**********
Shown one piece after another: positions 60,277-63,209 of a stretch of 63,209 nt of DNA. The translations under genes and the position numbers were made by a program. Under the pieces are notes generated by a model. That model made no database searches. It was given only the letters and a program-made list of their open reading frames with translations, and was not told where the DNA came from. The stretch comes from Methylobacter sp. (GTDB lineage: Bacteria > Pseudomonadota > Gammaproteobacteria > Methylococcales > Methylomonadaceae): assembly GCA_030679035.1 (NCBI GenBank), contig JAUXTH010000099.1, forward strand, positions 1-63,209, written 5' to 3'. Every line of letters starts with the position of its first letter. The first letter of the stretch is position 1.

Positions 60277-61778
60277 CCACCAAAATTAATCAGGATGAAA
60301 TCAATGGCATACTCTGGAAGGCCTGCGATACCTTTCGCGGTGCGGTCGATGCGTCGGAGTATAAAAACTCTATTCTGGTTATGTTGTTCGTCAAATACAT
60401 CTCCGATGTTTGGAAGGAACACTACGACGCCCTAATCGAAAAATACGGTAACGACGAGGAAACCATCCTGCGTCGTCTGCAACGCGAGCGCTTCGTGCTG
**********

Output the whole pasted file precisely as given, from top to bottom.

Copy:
Shown one piece after another: positions 60,277-63,209 of a stretch of 63,209 nt of DNA. The translations under genes and the position numbers were made by a program. Under the pieces are notes generated by a model. That model made no database searches. It was given only the letters and a program-made list of their open reading frames with translations, and was not told where the DNA came from. The stretch comes from Methylobacter sp. (GTDB lineage: Bacteria > Pseudomonadota > Gammaproteobacteria > Methylococcales > Methylomonadaceae): assembly GCA_030679035.1 (NCBI GenBank), contig JAUXTH010000099.1, forward strand, positions 1-63,209, written 5' to 3'. Every line of letters starts with the position of its first letter. The first letter of the stretch is position 1.

Positions 60277-61778
60277 CCACCAAAATTAATCAGGATGAAA
60301 TCAATGGCATACTCTGGAAGGCCTGCGATACCTTTCGCGGTGCGGTCGATGCGTCGGAGTATAAAAACTCTATTCTGGTTATGTTGTTCGTCAAATACAT
60401 CTCCGATGTTTGGAAGGAACACTACGACGCCCTAATCGAAAAATACGGTAACGACGAGGAAACCATCCTGCGTCGTCTGCAACGCGAGCGCTTCGTGCTG